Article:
By Dr Nicole Vassallo – Junior Associate
Pet lovers can agree that the best medicine at the end of a long day, week, month (or even your year!) is coming home to the unconditional love of your pet, but what feels worse than having a bad day is seeing our furry creatures suffer in situations where we can be of little or no help to them, and when medicine and treatment are not the answer.
Maltese Law witnessed the introduction of Subsidiary Legislation 439.17 entitled the ‘Emergency Euthanasia of Animals Regulations’ in June 2015, which was enacted with the scope of implementing national measures in the context of the emergency euthanasia of animals that have been victims of an accident in public places that prevents their transport for welfare reasons, to spare any avoidable pain, distress or suffering to the animal.
This piece of Subsidiary Legislation comes after the Minister of Veterinary Services was empowered to make regulations specifying the circumstances in which it shall be permissible to kill animals, the manner in which this can take place and the person by whom they may be killed.
To start, the term ‘emergency euthanasia’ is defined by the Regulations as the killing of animals which are injured, in severe pain or suffering and where there is no other practical possibility to alleviate this pain or suffering. The applicability of the Regulations, according to Article 3 of the same Regulations, is limited to emergency situations in public places or other spaces in the Maltese territory which may require euthanasia on the spot, which situations consist in the: (1) profuse and continuous bleeding (severe haemorrhage) where the animal would have lost more than an estimated 3% of its weight, (2) serious open wounds which may result in the prolapse of visceral organs, (3) orthopaedic/musculoskeletal traumas and lesions which would be either causing severe pain or suffering or would not allow the animal to stand in an upright position, (4) loss of consciousness and (5) any other situation, not specified by the Regulations, where animals can become uncontrollable and thus represent an increased risk to the health and safety of humans.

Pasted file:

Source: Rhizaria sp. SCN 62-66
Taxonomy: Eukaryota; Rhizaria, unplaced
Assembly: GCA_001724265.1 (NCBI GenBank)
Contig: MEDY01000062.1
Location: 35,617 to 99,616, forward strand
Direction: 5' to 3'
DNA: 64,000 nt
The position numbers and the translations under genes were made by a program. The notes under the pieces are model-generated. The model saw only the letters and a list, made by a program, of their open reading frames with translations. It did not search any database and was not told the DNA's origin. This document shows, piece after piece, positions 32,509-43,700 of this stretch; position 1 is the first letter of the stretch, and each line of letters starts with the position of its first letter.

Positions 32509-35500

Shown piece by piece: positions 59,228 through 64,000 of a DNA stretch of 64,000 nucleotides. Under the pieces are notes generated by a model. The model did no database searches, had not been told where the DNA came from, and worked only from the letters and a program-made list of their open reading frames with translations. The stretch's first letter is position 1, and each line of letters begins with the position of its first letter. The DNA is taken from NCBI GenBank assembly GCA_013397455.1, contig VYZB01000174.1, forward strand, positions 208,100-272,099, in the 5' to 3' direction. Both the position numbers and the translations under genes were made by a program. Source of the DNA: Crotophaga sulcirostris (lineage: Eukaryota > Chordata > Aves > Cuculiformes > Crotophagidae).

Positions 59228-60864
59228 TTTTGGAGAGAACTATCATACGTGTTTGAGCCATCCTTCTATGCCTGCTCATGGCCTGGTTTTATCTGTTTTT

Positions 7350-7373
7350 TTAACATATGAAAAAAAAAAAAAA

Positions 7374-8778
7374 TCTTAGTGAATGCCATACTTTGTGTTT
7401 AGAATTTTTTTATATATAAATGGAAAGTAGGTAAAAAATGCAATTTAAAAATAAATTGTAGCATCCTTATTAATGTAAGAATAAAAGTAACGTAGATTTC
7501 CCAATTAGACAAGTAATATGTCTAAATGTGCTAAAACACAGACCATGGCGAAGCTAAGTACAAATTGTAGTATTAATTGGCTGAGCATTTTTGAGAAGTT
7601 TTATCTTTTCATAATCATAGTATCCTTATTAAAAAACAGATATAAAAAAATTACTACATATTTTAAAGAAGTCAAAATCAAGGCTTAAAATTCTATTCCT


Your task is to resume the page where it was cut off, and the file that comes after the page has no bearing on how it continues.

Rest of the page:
The first four limbs of this provision outline the emergency situations in which euthanasia of the animal may take place, if required, for medical reasons of an urgent nature. Meanwhile, the last limb on the basis of which euthanasia may take place if required is where the animal represents a threat to the health and safety of humans, the merits of which shall be discussed by the undersigned in another series of this article.
Upon the occurrence of one of the emergency situations mentioned in points (1) to (4) above, the veterinarian called on site must determine the level of pain and suffering of the animal which will deliver the verdict on whether to euthanise the animal to relieve it of its suffering. Where the animal is not found by the veterinarian in one of the terminal conditions mentioned in points (1) to (4) above, and therefore euthanasia of the animal is not required and can be avoided, the veterinarian may issue the necessary instructions to move the animal to a safer place to carry out treatment.
The Regulations distinguish between an ‘official’ veterinarian and a ‘private’ veterinarian. The former refers to a veterinary surgeon who is employed by the State as a veterinary officer, whereas the latter refers to a veterinary surgeon who exercises and performs private veterinary activities. Irrespective of whether the veterinarian taking the decision to perform the euthanasia is an official or private veterinarian, he/she must be registered in the Veterinary Surgeons’ Register as required by Article 43 of the Veterinary Services Act, shall carry the responsibility for the emergency euthanasia of the animal and shall ensure that the animal is clinically dead before disposing of the body.
It is made clear in the Regulations that the decision to euthanise an animal by the veterinarian concerned shall be final, implying that the owner of the animal concerned does not have a say in the decision to euthanise the animal should the grounds mentioned above persist. Furthermore, any person, especially the owner of the animal, ought not to obstruct the official or private veterinarian in the performance of his functions in accordance with these Regulations, as otherwise he/she may be facing criminal proceedings against him/she punishable by a fine, penalty and/or imprisonment.